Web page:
The Jewish Federation of Greater Phoenix launched its 2015 annual campaign on Feb. 26 with the debut of FED Talks by three local leaders and visitor Gil Tamary at Temple Chai, drawing about 250 people to the program and dessert reception.
The local leaders – Jonny Basha, Barry Markson and Jared Hirschl – respectively highlighted engaging young Jews in the community, services for seniors and Israel advocacy, which the campaign will target as “core impact areas” this year.
Basha, 24, who works in the tech industry and is a resident of Moishe House Phoenix in Scottsdale, said that he wanted to shake things up a bit by talking about “YOLO Engagement.” (The initials YOLO stand for “you only live once,” he said.)
“It’s a unique way to engage with the millennial [generation] of today’s world,” he said. “I’m a millennial I guess, being 24. ... People in this demographic want to be engaged. They want to be connected to. They want something exciting and different.” In planning about 10 events a month at Moishe House for millennial Jewish professionals, he said that he has found events like ski trips generate the buzz and engagement. “Moishe House, its whole mentality is ‘get into the head of the young professional in a way in which he or she wants to be engaged.’ ”
Then, he talked about reaching the young people where they live – on their phones, and said that with Young Jewish Professionals, a federation NOWGen program, Moishe House has been able to plan “cool events” and analyze the engagement through social media analytics. As that engagement increases, the groups have found that donations increase, he said
Markson, a federation board member and chair of its Community Planning Commission, delivered a talk called, “It’s Our Turn.” He described his grandmother’s desire, after his grandfather died, to keep her own home rather than move in with one of her daughters. “My grandmother was way ahead of her time,” he said.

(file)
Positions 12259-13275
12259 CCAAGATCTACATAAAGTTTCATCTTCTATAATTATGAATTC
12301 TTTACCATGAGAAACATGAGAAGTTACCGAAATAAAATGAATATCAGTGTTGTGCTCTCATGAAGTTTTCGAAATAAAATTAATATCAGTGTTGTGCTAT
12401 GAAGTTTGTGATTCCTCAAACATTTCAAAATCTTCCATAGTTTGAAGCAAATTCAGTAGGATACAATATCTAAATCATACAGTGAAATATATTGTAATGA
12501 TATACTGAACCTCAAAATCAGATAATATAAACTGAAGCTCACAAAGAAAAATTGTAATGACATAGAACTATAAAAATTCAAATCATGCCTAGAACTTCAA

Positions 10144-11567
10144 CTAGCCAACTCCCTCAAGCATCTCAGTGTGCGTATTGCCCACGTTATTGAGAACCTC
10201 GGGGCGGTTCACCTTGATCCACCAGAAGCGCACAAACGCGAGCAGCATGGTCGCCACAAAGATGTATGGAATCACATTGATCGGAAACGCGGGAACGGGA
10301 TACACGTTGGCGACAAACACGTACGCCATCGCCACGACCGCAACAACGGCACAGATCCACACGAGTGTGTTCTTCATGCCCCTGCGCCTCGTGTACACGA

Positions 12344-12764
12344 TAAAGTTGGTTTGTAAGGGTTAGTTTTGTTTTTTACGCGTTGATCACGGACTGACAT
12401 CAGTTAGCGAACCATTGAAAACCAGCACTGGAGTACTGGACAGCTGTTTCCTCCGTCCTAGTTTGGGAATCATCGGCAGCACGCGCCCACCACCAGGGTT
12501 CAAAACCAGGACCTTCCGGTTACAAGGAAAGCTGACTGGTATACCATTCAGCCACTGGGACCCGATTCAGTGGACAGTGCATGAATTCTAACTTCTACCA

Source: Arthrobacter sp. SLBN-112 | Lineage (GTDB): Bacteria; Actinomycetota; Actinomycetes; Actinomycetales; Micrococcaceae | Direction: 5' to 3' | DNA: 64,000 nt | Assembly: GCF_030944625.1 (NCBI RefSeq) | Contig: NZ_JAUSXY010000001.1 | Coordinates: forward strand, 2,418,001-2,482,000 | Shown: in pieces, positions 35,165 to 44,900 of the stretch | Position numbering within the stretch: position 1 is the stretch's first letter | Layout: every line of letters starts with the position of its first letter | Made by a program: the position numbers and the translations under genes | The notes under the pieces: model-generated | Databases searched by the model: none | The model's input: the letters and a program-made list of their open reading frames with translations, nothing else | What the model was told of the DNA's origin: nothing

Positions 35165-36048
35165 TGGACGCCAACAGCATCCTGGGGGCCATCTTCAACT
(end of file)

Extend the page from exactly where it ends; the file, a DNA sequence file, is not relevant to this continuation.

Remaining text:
Her desire to “age in place” matched the findings of the federation’s recent senior services study, in which local seniors expressed a preference for staying in their own homes and called for services to help them do so. He detailed three federation initiatives that come out of that: a database of senior services in the area available via phone call, transportation services and socialization activities.
He said that Jewish Family & Children’s Service does a great job with the Center for Senior Enrichment and that it would like to set up another senior center. “What’s holding us back? A little bit more money. ... It’s something that we can do today,” Markson said.
Hirschl, president of Students Support Israel at Arizona State University, thanked the federation for its support of his group as he began his talk on “Israel Advocacy on Campus.”
After talking about various anti-Israel efforts on college campuses across the U.S., he described a new strategy that SSI is using to battle groups like Students for Justice in Palestine. “It’s not our job to fight them. Let them preach their hate. It’s our job to show students why we love Israel in the first place. It’s our job to have them fall in love with Israel like I fell in love with Israel when I was on Birthright.”
Tamary, the Washington bureau chief for Israel’s Channel 10 News, delivered a keynote speech full of anecdotes about Israeli leadership from Ben-Gurion to Netanyahu. Other speakers were Rachel Hoffer, one of the campaign’s Major Gifts co-chairs, who talked about “Power of the Federation”; Esther and Don Schon, the campaign co-chairs; Stuart Wachs, federation president and CEO; and Debbie Blynn, Temple Chai’s board president.
At the event, the federation distributed its 2014 annual report, which showed that the 2014 annual campaign raised $3 million.